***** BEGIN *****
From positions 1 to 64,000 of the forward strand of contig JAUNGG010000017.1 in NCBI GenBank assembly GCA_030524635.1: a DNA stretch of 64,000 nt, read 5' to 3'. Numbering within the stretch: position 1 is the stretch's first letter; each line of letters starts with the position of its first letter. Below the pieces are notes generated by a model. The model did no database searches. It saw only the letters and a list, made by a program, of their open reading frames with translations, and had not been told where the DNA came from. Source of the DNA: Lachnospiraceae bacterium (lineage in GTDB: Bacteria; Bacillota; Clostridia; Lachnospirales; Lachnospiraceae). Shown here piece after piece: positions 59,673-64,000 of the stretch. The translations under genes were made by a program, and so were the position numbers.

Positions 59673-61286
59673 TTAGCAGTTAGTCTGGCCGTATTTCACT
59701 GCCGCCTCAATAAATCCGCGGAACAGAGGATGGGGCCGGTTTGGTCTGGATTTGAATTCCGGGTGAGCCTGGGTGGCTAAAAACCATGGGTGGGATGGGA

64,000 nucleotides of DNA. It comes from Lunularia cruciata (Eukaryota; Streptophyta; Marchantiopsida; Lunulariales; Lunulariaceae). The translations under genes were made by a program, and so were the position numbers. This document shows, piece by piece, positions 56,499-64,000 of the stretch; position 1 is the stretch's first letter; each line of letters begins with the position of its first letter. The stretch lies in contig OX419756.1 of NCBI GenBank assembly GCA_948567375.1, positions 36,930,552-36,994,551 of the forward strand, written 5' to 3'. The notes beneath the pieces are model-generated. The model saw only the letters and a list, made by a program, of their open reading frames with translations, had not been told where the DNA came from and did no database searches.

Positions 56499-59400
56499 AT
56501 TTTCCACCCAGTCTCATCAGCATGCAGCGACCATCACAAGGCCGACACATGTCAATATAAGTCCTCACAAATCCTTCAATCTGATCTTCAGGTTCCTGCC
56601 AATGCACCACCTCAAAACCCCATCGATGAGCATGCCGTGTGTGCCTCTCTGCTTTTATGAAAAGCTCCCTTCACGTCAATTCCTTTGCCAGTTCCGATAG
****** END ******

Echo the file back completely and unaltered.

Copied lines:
From positions 1 to 64,000 of the forward strand of contig JAUNGG010000017.1 in NCBI GenBank assembly GCA_030524635.1: a DNA stretch of 64,000 nt, read 5' to 3'. Numbering within the stretch: position 1 is the stretch's first letter; each line of letters starts with the position of its first letter. Below the pieces are notes generated by a model. The model did no database searches. It saw only the letters and a list, made by a program, of their open reading frames with translations, and had not been told where the DNA came from. Source of the DNA: Lachnospiraceae bacterium (lineage in GTDB: Bacteria; Bacillota; Clostridia; Lachnospirales; Lachnospiraceae). Shown here piece after piece: positions 59,673-64,000 of the stretch. The translations under genes were made by a program, and so were the position numbers.

Positions 59673-61286
59673 TTAGCAGTTAGTCTGGCCGTATTTCACT
59701 GCCGCCTCAATAAATCCGCGGAACAGAGGATGGGGCCGGTTTGGTCTGGATTTGAATTCCGGGTGAGCCTGGGTGGCTAAAAACCATGGGTGGGATGGGA

64,000 nucleotides of DNA. It comes from Lunularia cruciata (Eukaryota; Streptophyta; Marchantiopsida; Lunulariales; Lunulariaceae). The translations under genes were made by a program, and so were the position numbers. This document shows, piece by piece, positions 56,499-64,000 of the stretch; position 1 is the stretch's first letter; each line of letters begins with the position of its first letter. The stretch lies in contig OX419756.1 of NCBI GenBank assembly GCA_948567375.1, positions 36,930,552-36,994,551 of the forward strand, written 5' to 3'. The notes beneath the pieces are model-generated. The model saw only the letters and a list, made by a program, of their open reading frames with translations, had not been told where the DNA came from and did no database searches.

Positions 56499-59400
56499 AT
56501 TTTCCACCCAGTCTCATCAGCATGCAGCGACCATCACAAGGCCGACACATGTCAATATAAGTCCTCACAAATCCTTCAATCTGATCTTCAGGTTCCTGCC
56601 AATGCACCACCTCAAAACCCCATCGATGAGCATGCCGTGTGTGCCTCTCTGCTTTTATGAAAAGCTCCCTTCACGTCAATTCCTTTGCCAGTTCCGATAG